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South Korea exempted from steel tariffs; here are all the other countries exempted so far

U.S. President Donald Trump speaks at the National Assembly on Nov. 8 in Seoul, South Korea as a part of his Asian tour. South Korea will be exempted from tariffs that the Trump administration has imposed on foreign steel imports. (Chung Sung Jun/Getty Images)

South Korea announced Monday that it had reached a deal with the United States and would be exempt from the global steel tariffs imposed by the Trump administration. Instead, South Korean steel imports will be limited by quotas, which will cut the country’s exports of steel to the U.S. by 30 percent.

Korea is the third-largest exporter of steel to the United States, exporting about 2.7 million tons of steel a year. It will also be the first U.S. ally to be awarded an exemption to the tariff without a time limit. Under the agreement, South Korea would also double the number of U.S. cars that it would allow to be imported.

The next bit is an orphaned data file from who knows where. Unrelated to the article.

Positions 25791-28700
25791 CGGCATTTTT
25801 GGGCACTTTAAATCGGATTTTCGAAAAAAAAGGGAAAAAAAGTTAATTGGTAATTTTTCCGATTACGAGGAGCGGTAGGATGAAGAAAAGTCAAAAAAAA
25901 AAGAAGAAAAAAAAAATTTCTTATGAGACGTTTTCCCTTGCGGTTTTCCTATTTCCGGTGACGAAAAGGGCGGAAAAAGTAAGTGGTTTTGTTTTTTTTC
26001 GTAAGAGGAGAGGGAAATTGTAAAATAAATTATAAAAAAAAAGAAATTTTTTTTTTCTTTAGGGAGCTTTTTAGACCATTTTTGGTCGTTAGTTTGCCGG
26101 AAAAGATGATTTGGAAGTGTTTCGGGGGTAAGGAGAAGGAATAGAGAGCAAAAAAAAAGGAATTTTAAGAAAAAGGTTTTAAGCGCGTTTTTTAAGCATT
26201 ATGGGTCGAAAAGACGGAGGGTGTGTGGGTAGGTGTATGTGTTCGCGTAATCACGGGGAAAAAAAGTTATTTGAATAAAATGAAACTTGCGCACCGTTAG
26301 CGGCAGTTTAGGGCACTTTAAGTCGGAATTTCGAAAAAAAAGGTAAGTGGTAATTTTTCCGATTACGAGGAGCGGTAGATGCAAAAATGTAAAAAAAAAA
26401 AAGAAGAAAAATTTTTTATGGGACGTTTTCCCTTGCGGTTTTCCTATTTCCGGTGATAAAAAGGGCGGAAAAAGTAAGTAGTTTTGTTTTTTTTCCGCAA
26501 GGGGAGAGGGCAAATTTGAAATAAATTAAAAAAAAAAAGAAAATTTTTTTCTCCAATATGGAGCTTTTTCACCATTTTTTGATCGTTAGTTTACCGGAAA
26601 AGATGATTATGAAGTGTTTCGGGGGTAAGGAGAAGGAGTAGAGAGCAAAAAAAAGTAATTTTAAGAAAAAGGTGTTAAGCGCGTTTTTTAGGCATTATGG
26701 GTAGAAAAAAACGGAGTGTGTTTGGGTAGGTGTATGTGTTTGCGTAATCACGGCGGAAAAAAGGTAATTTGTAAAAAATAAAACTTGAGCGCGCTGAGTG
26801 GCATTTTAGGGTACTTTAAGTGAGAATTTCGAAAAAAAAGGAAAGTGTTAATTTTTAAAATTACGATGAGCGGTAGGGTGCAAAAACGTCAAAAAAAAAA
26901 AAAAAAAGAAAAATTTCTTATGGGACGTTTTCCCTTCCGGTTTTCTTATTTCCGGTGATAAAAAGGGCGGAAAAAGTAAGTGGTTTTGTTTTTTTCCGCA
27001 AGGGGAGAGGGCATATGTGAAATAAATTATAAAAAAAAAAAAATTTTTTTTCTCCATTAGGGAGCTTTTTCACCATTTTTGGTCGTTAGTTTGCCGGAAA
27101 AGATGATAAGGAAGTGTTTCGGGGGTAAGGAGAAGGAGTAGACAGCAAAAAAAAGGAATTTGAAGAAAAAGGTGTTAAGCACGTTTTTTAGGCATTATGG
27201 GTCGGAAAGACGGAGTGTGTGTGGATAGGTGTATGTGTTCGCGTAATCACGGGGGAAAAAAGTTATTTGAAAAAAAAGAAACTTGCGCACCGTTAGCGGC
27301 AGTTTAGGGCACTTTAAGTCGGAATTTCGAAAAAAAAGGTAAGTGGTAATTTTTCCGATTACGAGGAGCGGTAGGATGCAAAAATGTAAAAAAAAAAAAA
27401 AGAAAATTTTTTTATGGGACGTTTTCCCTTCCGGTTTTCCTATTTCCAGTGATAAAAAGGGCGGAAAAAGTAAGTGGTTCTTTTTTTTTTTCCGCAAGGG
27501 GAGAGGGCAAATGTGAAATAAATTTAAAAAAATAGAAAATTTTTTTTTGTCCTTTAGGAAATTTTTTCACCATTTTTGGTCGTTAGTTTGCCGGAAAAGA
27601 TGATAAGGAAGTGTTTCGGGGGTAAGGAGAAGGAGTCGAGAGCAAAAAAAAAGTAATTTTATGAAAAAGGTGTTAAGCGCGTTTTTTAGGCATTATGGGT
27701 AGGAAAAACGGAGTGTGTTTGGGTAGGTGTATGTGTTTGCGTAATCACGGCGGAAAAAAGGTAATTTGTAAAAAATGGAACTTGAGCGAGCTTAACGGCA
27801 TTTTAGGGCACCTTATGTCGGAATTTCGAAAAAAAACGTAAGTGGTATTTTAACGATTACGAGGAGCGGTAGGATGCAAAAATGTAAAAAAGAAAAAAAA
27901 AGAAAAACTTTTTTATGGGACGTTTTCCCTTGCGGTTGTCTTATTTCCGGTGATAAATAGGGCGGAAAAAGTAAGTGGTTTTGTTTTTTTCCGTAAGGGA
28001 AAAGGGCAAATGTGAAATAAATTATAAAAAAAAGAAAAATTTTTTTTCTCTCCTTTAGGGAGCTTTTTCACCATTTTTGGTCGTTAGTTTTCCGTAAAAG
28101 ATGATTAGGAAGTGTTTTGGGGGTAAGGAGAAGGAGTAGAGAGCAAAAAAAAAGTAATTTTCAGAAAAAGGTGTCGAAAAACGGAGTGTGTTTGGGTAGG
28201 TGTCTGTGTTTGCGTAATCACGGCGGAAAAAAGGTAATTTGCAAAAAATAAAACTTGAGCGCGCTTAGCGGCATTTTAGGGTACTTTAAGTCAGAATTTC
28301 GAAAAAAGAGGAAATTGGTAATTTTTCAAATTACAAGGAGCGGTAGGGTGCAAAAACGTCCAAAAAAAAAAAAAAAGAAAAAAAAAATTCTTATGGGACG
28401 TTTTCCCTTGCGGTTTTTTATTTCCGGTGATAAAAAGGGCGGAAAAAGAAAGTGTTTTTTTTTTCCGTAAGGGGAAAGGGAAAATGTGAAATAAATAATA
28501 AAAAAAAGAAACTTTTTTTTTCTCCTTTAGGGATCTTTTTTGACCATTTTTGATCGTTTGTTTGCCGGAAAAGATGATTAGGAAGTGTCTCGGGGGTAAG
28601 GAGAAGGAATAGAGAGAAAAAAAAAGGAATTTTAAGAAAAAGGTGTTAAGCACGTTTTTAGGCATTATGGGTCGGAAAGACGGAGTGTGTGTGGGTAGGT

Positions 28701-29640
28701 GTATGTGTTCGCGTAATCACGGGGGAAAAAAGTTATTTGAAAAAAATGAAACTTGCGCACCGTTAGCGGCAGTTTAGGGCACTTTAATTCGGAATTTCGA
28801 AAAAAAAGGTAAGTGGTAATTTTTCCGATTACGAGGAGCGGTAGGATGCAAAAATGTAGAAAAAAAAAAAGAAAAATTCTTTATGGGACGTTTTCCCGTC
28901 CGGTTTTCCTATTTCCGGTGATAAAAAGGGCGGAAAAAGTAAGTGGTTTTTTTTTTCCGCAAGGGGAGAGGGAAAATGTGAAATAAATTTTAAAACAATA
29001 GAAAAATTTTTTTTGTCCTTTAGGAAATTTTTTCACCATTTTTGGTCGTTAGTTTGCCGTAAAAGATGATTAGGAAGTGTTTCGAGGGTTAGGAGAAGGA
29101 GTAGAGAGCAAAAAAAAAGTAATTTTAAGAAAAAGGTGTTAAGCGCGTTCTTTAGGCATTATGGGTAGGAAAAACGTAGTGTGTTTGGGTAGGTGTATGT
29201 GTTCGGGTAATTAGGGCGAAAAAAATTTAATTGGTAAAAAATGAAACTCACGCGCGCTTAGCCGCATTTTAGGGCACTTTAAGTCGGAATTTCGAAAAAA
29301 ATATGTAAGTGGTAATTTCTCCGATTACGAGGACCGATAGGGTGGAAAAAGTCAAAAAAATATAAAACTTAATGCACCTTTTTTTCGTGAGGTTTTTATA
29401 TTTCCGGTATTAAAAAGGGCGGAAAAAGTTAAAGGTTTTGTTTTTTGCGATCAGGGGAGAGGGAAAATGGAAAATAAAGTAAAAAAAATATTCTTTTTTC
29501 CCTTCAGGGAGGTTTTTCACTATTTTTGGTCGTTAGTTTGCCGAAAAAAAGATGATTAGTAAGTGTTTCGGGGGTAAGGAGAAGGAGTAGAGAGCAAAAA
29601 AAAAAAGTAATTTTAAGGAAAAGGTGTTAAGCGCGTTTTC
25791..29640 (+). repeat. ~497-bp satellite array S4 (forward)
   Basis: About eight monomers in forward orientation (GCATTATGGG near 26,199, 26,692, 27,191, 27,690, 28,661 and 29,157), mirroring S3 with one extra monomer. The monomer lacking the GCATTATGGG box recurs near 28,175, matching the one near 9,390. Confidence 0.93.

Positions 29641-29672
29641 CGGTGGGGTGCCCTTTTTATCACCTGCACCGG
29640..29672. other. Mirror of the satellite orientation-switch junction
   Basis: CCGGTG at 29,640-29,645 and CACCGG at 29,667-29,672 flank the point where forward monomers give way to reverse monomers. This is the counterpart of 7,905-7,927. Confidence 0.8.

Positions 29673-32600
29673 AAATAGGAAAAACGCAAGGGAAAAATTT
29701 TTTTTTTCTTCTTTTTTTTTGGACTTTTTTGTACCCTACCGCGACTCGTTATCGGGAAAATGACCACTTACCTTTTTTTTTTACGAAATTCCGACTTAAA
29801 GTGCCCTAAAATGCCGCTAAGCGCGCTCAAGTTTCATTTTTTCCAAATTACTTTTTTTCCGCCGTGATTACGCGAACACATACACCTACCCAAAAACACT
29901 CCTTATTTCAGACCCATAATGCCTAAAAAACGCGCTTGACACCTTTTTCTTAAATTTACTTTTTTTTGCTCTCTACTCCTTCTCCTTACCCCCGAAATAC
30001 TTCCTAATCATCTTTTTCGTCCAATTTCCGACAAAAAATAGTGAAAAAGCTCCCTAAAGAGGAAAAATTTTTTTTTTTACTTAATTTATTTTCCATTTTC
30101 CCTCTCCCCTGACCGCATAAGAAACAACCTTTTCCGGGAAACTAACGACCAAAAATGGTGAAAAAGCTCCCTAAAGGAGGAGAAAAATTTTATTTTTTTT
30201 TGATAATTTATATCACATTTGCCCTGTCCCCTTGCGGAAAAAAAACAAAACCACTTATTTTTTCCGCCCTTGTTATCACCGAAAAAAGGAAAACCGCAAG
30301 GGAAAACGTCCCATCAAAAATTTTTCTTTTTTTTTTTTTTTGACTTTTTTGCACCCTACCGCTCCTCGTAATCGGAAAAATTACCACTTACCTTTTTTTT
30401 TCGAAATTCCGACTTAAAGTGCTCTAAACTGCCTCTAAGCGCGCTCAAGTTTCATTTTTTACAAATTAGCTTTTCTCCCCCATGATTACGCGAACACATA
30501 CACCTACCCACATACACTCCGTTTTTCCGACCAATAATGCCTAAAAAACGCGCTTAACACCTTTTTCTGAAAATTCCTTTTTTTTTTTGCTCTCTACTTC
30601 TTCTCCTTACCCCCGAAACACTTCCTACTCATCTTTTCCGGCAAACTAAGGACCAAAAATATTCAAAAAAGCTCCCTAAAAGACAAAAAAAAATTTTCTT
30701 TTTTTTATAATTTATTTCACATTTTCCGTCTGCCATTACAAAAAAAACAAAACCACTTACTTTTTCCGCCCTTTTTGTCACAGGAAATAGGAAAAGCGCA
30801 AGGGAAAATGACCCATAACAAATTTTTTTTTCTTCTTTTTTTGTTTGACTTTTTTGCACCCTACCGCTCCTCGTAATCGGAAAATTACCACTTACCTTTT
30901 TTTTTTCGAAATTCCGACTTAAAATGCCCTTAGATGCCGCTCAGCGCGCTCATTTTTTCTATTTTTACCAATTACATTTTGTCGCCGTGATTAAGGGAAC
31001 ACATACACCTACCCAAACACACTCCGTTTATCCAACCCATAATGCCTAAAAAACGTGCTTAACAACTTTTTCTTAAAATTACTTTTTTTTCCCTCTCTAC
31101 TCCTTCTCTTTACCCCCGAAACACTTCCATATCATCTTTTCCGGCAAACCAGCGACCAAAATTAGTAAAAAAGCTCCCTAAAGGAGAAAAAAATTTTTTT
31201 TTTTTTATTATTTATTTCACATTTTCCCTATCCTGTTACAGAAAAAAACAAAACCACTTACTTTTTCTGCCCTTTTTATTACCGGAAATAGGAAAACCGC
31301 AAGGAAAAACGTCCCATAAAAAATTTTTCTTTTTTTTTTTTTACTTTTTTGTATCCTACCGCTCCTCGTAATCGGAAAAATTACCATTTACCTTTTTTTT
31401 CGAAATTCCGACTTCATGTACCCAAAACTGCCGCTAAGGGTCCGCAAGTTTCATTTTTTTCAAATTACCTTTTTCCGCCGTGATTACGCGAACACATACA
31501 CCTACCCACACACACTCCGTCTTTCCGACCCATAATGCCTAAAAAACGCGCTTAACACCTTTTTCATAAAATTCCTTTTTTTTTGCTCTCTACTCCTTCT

The deal was reached by agreeing to changes in the U.S.-Korea Free Trade Agreement.

President Donald Trump announced March 1 that the United States would be imposing a 25 percent tariff on all steel imports, and a 10 percent tariff on all aluminum imports. More than 100 Republican members of Congress signed a letter criticizing the move.

What other countries are exempt from the tariffs?

When the tariffs were first introduced, they were met with backlash from across the globe. Since then, a number of countries have received either full or partial exemptions, but they have all come with time limits. South Korea is the first nation to get a permanent exemption.

The European Union: When the tariffs were first announced, the European Union responded by threatening to impose tariffs of its own on American-made products, including bourbon, blue jeans, and motorcycles. U.S. exports to the E.U. amount to around $3.4 billion annually. Unlike South Korea, the E.U. was granted only a temporary exemption, until trade deals can be renegotiated.

Canada and Mexico: Trump has said that he will give Canada and Mexico a 30-day exemption from the tariffs until the North American Free Trade Agreement is renegotiated. If a new NAFTA deal is signed, “there won’t be any tariffs on Canada and there won’t be any tariffs on Mexico,” Trump promised. However, he warned that “if we don’t make a deal on NAFTA,” the tariffs would go into effect.

Argentina, Australia, and Brazil: So far, these three other nations have also gotten temporary reprieves.

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